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Philosophical Interpretations of. Quantum Mechanics. Outline. Classical “Newtonian” Mechanics Elementary Quantum Mechanics Young’s Double-Slit Experiment Uncertainty Principle due to Heisenberg Schrödinger’s Cat Thought Experiment Interpretations of Quantum Mechanics

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Outline

  • Classical “Newtonian” Mechanics

  • Elementary Quantum Mechanics

    • Young’s Double-Slit Experiment

    • Uncertainty Principle due to Heisenberg

    • Schrödinger’s Cat Thought Experiment

  • Interpretations of Quantum Mechanics

    • The Copenhagen Interpretation

    • The Many-Worlds Interpretation


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Classical Newtonian Mechanics

  • Determinism

    • universe has a starting point (Big Bang?)

    • correct formulations for laws of nature allow histories of all particles to be traced and predicted into the future

    • everything is predictable, universe functions like clockwork

    • Free will?

Sir Isaac Newton


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Young’s Double-Slit Experiment

  • Thomas Young

    • light consists of waves, not particles

    • wave interference

  • electrons, protons

  • wave-particle duality

    • matter sometimes behaves like a wave, sometimes like a particle


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Pauli’s Exclusion Principle

  • particles around an atom are assigned quantum numbers {n, l, ml, ms}, which define their quantum state

  • no two particles can occupy the same quantum state

Wolfgang Pauli (1945)


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Heisenberg’s Uncertainty Principle

  • two properties of a particle are unknowable to arbitrary accuracy

  • momentum (p) and position (x) of a particle cannot be known exactly at the same time

Standard Deviation (Δ) of momentum (p) or position (x) measurement multiplied together are larger than or equal to half the reduced Planck constant (ħ)


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Bohr‘s Complementarity Principle

  • connects to the uncertainty principle

  • characteristics which are uncertain are complementary

  • wave and particle behavior is complementary as well

Niels Bohr and Albert Einstein (1925) during the Bohr-Einstein Debates


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The Copenhagen Interpretation

  • Wavefunction ψ (Psi) describes a quantum mechanical system.

  • The nature of a system can be described by probabilistic values; probability of an event is equal to the square of the amplitude of the wavefunction (|ψ|²).

  • Impossible to know all properties of a system at the same time, each must be given by probabilistic values (uncertainty principle).

  • Matter exhibits wave-particle duality; particles may exhibit both particle and wave properties, but not both at the same time (complementarity principle).

  • Measuring devices are classical devices, and as such do not measure probabilities, but only classical properties.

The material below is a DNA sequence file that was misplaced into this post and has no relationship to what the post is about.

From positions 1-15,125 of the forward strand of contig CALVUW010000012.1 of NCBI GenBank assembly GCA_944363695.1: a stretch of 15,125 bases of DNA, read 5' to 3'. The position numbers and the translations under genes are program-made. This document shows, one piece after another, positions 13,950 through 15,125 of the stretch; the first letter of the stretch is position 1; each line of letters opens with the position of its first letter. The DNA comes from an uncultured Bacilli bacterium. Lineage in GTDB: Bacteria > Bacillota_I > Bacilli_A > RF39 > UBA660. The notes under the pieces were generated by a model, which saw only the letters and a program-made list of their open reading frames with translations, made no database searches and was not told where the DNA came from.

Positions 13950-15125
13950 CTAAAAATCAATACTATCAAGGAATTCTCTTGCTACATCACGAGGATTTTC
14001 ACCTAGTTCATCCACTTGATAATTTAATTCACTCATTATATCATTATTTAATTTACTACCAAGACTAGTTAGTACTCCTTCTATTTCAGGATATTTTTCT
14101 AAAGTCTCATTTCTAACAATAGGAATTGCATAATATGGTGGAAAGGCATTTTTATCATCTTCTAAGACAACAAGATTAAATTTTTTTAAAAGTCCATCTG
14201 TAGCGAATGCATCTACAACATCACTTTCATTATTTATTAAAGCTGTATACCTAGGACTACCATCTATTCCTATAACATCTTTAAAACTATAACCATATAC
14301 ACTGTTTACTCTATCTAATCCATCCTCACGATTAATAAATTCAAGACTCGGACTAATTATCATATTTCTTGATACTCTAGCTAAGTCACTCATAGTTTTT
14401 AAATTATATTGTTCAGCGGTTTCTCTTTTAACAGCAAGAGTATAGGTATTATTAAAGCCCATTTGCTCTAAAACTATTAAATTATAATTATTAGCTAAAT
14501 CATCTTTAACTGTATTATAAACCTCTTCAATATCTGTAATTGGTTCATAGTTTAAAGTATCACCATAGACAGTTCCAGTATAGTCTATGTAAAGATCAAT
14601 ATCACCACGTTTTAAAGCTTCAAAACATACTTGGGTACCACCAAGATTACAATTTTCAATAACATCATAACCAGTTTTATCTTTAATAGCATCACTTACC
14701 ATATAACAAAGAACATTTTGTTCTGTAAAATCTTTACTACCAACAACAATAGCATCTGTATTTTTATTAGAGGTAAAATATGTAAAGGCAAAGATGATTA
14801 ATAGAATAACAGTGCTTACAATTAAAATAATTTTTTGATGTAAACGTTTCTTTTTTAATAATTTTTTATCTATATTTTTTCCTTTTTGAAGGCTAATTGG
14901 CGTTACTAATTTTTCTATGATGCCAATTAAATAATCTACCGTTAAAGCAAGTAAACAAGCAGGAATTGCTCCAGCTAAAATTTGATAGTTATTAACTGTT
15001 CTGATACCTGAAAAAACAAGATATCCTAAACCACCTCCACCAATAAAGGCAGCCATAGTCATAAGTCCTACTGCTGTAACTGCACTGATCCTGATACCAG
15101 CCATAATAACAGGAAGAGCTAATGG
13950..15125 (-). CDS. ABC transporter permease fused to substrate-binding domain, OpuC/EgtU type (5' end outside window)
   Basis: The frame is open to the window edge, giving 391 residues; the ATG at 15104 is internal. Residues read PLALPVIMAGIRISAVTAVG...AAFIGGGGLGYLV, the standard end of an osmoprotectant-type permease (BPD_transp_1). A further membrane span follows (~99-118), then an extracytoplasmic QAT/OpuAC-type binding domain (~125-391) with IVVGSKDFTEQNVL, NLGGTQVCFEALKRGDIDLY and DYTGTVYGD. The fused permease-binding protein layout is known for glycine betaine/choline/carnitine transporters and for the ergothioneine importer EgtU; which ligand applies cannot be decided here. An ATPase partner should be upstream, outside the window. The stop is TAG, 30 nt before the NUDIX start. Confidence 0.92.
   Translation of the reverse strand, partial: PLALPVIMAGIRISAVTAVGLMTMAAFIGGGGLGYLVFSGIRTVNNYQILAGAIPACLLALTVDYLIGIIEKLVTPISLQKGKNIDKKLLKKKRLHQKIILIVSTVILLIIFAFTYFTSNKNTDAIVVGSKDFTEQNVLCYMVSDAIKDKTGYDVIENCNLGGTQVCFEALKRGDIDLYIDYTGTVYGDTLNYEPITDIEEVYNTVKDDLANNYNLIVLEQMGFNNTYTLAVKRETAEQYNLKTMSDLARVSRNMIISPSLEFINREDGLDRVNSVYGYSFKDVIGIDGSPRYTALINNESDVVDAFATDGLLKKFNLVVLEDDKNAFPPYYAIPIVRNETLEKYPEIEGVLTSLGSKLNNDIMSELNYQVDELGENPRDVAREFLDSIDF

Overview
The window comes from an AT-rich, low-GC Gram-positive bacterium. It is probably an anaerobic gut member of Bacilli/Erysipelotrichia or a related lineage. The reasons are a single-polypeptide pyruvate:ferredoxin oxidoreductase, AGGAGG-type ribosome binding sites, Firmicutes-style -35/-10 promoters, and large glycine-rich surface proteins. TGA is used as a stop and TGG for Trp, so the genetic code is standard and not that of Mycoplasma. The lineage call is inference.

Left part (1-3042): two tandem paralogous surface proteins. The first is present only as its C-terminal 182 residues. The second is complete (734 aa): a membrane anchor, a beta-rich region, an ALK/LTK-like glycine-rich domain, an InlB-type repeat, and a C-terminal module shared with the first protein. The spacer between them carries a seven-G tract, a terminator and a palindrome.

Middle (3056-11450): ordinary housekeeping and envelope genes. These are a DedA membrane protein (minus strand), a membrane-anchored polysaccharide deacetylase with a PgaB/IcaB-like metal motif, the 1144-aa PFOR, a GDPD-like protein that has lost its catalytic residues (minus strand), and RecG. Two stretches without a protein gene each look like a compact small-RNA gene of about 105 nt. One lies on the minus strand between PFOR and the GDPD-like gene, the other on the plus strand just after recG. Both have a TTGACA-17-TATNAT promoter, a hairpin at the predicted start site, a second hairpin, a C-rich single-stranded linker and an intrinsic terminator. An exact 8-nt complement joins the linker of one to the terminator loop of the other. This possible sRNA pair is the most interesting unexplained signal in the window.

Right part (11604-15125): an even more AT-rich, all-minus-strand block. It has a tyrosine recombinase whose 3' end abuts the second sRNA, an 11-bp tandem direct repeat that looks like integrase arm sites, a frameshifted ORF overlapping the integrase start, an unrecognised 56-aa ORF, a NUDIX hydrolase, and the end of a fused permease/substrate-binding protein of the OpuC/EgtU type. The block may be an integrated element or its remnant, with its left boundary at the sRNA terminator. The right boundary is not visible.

• Quantum mechanical descriptions of the system will closely approximate the values of the classical descriptions of the system.


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Schrödinger‘s Cat (1935)

  • Erwin Schrödinger

  • cat in a box with a vial of poison and a Geiger counter

  • possible decay of atom or not

  • if atom decays, cat dies; if not, cat lives

  • cat is both alive AND dead before one checks

Superposition of Quantum States demonstrated by the Schrödinger Cat Thought Experiment


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The EPR Paradox

  • paradox of the CI formulated by Einstein, Boris Podolsky, and Nathan Rosen in reaction to the CI

  • quantum entanglement – connection of two or more particles

  • anti-correlation of e- and e+ spin

  • if spin is measured in one, the wavefunction of the other collapses; superluminal information transfer

  • Copenhagen Interpretation: second observer cannot benefit until results were relayed, at luminal or subluminal speed


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Wavefunction Collapse

  • quantum system interacts with an observer; wavefunction collapses into a single state

  • “opening the box with the cat”

  • quantum systems are holistic; each particle contains information about the whole system

  • only measuring a specific particle causes wavefunction collapse


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The Many-Worlds Interpretation

  • universal wavefunction exists

  • all alternative histories and futures of the wavefunction progression are followed in different parallel “worlds” or “universes”

Schrödinger‘s Cat as a visualization of the Many-Worlds Interpretation of Quantum Mechanics


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The Universal Wavefunction

  • describes the universe in its entirety as a single quantum state

  • does not collapse; worlds split if an event with different possible outcomes occurs

  • interpretation makes no real difference between itself and CI, since observable results are the same for MWI and CI

  • no evidence for it as of now


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Conclusion

  • Arthur Eddington’s View

  • Why describe the world with quantum theories?

  • Connections to Hawking?

  • Scientific determinism?

  • Many worlds?